GUEST BLOG by Muhammad Ali Shah, Dr. Aly Ercelan & Roshan Bhatti
Sindh Peoples Caravan March 1-14, 2017 Protect Our Rivers and Delta
Across the world the greed of capitalism has created water crises. Asia in general and South Asia in particular is no exception. This region is marred with complex and multidimensional aspects of water crises. Not only the brute availability of water has declined, but also the health of water bodies has been badly affected. A deep probe into the issue reveals that water crisis has been created by weak and deliberate mal-governance. Both wrong incentives and lack of penalties have led to major ecological disasters. These include deforestation, destruction of wetlands, dumping of industrial waste into waterways, construction of dams, overexploitation of the major river systems, corporate control on water resources and unplanned urbanization due to increasing population pressure.
All these issues pose serious threats to life and health of people and water systems of South Asian River Systems, including Indus river system. Our analysis reveals that anti-human and anti-environment policies have been applied and imposed in South Asia with the same rapacity as colonial powers did to impose control over citizens. Post-independence, growth policies have become excuses for privatization and in favor of corporate monopolies rather than protection of the commons for public welfare. Among regions around the world, South Asia is the second number in the construction of large dams. Pursuing neo-colonial control over natural resources, the ecological consequences have become hazardous to life and livelihood.
When I talk with Manshi, a friend and co-traveler from Himdhara Collective about Bhagirathh Prayas Samman that the collective received during the India Rivers Week 2016, she is modest, even slightly hesitant. She simply says, “We love the mountains, we want to protect them and help mountain communities fight the unequal battle against unplanned hydropower. That is one motivation of our work. But the other is recognition of the fact that we are privileged… privileged to be able to speak English, to work on a computer, to understand the bureaucratic procedures that alienate a tribal or forest dweller from her land. That understanding also drives us.”
Citation of Bhagirath Prayas Samman given to Himdhara Collective states: “Himdhara’s strength is its engagement with communities, movements and organisations. It has created an effective discourse around issues of resource distribution and their ownership and the resultant impacts on ecological spaces of mountain communities, especially vulnerable groups like indigenous people, dalits and women. It is an honor to recognize and celebrate Himdhara Environment Research and Action Collective’s extraordinary Bhagirath efforts in maintaining the integrity of rivers in Himachal Pradesh.”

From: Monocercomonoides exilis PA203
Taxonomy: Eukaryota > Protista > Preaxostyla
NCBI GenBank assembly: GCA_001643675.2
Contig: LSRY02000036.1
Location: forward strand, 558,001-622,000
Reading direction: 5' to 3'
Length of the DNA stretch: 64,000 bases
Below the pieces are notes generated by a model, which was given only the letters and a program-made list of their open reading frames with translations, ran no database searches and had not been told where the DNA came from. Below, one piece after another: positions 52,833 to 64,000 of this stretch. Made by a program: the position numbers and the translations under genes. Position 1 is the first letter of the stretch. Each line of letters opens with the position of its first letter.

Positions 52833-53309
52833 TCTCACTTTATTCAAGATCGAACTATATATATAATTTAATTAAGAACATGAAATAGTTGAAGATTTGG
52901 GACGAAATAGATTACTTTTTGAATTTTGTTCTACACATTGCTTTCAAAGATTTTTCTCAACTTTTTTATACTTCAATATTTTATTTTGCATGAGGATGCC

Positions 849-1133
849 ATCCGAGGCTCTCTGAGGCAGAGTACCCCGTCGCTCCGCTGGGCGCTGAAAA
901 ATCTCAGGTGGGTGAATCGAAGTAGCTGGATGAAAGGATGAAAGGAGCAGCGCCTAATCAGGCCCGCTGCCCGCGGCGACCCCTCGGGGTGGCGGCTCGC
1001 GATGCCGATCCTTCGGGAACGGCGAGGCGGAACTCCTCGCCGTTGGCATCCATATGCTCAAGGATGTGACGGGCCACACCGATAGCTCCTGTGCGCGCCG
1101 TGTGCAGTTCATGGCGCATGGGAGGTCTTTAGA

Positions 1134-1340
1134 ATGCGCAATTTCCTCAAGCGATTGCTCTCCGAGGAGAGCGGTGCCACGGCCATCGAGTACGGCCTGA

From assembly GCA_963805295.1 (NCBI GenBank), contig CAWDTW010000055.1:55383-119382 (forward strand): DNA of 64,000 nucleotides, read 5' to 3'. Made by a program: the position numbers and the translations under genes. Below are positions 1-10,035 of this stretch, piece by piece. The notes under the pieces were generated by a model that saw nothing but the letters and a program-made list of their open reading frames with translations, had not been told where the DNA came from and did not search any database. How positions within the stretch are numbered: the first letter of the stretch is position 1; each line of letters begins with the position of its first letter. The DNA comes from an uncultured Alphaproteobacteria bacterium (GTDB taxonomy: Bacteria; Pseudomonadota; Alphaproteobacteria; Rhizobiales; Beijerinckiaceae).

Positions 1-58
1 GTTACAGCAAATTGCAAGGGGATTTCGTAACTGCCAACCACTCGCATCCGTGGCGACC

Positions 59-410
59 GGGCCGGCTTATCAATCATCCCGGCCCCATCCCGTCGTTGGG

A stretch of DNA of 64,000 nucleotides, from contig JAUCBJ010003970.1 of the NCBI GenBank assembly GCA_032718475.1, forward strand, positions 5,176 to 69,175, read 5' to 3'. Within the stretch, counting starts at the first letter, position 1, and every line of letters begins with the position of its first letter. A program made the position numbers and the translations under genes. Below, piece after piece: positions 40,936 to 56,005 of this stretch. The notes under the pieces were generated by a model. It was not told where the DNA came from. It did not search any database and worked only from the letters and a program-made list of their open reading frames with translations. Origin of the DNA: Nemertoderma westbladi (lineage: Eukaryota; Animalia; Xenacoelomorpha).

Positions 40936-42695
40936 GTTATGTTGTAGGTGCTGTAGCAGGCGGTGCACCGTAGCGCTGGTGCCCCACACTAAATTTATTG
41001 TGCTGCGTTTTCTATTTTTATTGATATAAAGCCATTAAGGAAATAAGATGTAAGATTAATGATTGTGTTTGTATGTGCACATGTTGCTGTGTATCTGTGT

In their own words, “Himdhara is an autnomous and informal non registered environment research and action collective, extending solidarity and support, in research and action, to people and organisations asserting their rights over their natural resources and agitating against corporatisation of these resources for destructive development in the state.”
It has been two years since the Union Minister for Shipping and Transport, Mr. Nitin Gadkari, announced the Government’s ambitious plan to revive the National Waterways-1 (Ganga Waterway) between Haldia and Allahabad, justifying it on the grounds that India’s waterway potential remains highly underutilized, although six times cheaper than road transport. In a letter dated 18th June, 2014 forwarded by Mr. Gadkari to the Finance Minister, Mr. Arun Jaitley, a proposal for financial assistance to four navigational barrages was also made.
Maharashtra Water Resources Regulatory Authority (MWRRA), formed under the MWRRA Act 2005 has been the first Regulatory Authority formed in India, on the explicit directions of the World Bank. While the focus of the World Bank was more on tradable Water Rights, Water use entitlements and generally pushing water as an economic good, the Authority found itself dealing with more substantial issues of equitable water distribution soon after it was formed. Even at the time of its constitution, several organizations had cautioned about its bureaucrat-heavy and exclusive constitution, looking at the vast challenges Maharashtra faces. In its past 10 years, the Authority has always been in the news and not always for the right reasons. Continue reading ” MWRRA Ordinance 2016: More vulnerable to WRD meddling?”→
जलवायु संकट समाधान के प्रयास हर हाल में करें बड़ी जलविद्युत परियोजना से परहेजः- सामाजिक संगठन
पेरिस में चल रही जलवायु परिवर्तन की शिखर वार्ता में आज अनेक सामाजिक संगठनों ने सरकारों से बड़ी जलविद्युत परियोजनाओं से परहेज करने के लिए एक घोषणा पत्र जारी किया।